Tajikistan and Collective Security Treaty Organization

01.03.2013 10:10

Collective Security Treaty Organization (CSTO) is a military-political alliance created by the former Soviet republics on the basis of the Collective Security Treaty (CST), which was signed on 15 May 1992 in Tashkent by Armenia, Kazakhstan, Kyrgyzstan, Russia, Tajikistan and Uzbekistan. In 1993, Azerbaijan, Georgia and Belarus joined the Treaty.

The Treaty came into force on 20 April 1994. The agreement was designed for 5 years and allowed its extension. On 2 April 1999, the Presidents of Armenia, Kazakhstan, Kyrgyzstan, Russia and Tajikistan signed a protocol on the extension of the treaty for the next five years. However, Azerbaijan, Georgia and Uzbekistan refused to extend the treaty; Uzbekistan joined the GUAM in the same year.

It was decided to transform the CST in a full-fledged international organization – the Organization of Collective Security Treaty Organization (CSTO) on May 14, 2002 during the Moscow session of the Collective Security Treaty. CSTO Charter was signed by the Collective Security Council in Kishinev on 7 October 2002 and came into force on 18 September 2003

The current member-states of the organization are the Republic of Armenia, the Republic of Belarus, Republic of Kazakhstan, the Kyrgyz Republic, the Russian Federation and the Republic of Tajikistan. The Republic of Uzbekistan has restored its membership on 16 August 2006 and suspended its participation in the Collective Security Treaty Organization again in 2012.

CSTO is a military-political organization with defensive objectives, which is open to the new members, who are committed to its objectives and principles. The organization operates on the basis of strict respect for the independence, voluntary participation, equality of rights and obligations of the member-states, non-interference in the internal affairs, which are within the domestic jurisdiction of the member states.

The main objectives and principles of the Organization are strengthening of the peace and international and regional security and stability, the collective defense of the independence, territorial integrity and sovereignty of the member states, which are achieved by primarily political means of the member-states. The member-states coordinate and harmonize their foreign policy positions on international and regional security problems, using, primarily, consultation mechanisms. The member-states join their forces in the fight against international terrorism, religious extremism, illicit trafficking of narcotic drugs and psychotropic substances, weapons, transnational organized crime, illegal migration and other threats to the security of the member-states.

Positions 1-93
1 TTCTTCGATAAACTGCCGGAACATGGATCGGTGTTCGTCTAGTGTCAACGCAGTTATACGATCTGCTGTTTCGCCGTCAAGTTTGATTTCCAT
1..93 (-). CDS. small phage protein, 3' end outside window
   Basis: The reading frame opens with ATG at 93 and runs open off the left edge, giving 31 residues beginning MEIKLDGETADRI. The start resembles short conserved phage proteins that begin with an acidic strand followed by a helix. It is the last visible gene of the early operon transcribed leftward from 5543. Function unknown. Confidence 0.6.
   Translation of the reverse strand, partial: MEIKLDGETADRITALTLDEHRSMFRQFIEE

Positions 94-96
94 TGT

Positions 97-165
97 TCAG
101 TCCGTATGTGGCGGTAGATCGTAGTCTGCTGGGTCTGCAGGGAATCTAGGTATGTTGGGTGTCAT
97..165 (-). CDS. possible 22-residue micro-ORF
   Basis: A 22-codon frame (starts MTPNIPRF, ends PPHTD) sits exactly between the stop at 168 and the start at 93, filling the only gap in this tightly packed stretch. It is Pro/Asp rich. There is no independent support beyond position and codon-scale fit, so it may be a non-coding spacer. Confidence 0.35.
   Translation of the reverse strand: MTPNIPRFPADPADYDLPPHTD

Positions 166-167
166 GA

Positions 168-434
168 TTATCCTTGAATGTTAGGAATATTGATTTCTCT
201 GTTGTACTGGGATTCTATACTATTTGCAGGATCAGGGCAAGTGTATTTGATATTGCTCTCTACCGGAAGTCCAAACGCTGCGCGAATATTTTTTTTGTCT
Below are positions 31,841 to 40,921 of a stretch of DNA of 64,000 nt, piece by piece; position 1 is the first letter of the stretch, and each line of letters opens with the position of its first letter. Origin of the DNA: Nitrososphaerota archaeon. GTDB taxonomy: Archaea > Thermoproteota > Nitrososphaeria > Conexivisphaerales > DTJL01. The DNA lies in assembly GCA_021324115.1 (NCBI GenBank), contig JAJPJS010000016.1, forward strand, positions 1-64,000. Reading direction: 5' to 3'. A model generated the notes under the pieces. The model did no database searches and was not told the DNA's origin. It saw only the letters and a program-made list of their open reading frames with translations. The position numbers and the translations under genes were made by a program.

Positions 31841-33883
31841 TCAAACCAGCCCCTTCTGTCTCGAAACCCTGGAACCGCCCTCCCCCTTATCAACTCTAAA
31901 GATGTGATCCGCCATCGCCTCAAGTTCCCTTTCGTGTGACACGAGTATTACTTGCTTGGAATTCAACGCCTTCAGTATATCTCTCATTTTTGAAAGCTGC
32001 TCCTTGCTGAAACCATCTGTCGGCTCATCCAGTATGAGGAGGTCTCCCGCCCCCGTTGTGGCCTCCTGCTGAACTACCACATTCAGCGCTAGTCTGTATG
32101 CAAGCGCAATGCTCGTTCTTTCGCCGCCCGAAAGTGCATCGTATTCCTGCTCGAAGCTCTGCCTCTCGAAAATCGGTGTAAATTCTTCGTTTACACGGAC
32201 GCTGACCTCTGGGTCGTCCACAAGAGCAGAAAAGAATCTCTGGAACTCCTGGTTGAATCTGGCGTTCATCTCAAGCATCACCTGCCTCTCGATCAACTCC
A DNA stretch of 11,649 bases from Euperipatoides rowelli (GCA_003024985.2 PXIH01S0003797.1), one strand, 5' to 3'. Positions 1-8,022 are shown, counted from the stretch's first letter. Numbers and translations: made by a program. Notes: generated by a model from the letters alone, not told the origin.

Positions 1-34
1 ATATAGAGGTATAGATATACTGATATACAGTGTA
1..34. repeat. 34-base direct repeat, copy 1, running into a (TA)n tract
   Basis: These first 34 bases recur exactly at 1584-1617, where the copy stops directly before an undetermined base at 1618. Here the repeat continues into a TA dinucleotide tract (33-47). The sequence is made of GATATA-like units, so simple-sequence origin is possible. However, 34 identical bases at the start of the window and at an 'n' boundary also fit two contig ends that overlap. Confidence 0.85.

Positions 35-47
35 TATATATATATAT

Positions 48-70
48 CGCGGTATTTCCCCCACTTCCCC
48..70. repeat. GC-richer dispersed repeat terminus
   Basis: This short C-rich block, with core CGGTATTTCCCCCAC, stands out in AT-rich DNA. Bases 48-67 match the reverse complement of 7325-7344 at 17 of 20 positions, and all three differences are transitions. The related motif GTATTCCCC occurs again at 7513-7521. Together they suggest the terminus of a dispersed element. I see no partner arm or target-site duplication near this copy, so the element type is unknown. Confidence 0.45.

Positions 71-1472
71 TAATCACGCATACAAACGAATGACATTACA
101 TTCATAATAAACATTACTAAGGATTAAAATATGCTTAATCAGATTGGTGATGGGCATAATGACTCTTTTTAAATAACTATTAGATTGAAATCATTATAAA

In accordance with the Charter, CSTO bodies are:

- Collective Security Council (CSC) – the supreme body, which includes the heads of the member-states. The Board considers the fundamental issues of Organization activity and makes the decisions aimed at achieving its goals and objectives. It also provides coordination and joint activity of the member-states on achieving these goals.

- The Council of Foreign Ministers (CFM) – the consultative and executive body for the coordination of the cooperation between member states in the field of foreign policy;

- The Council of Ministers of Defense (CMD) – the consultative and executive body for the coordination of military policy, military construction and military-technical cooperation between the member-states.

- The Committee of Secretaries of Security Councils (CSSC) – the consultative and executive body for the coordination of the cooperation between member states in their national security.

- The Organization Secretary General – the chief administrative officer of the Organization, which provides a guidance of the Secretariat of the Organization. The Organization Secretary General is appointed by the CSC from among the citizens of the member-states and reports to the Council.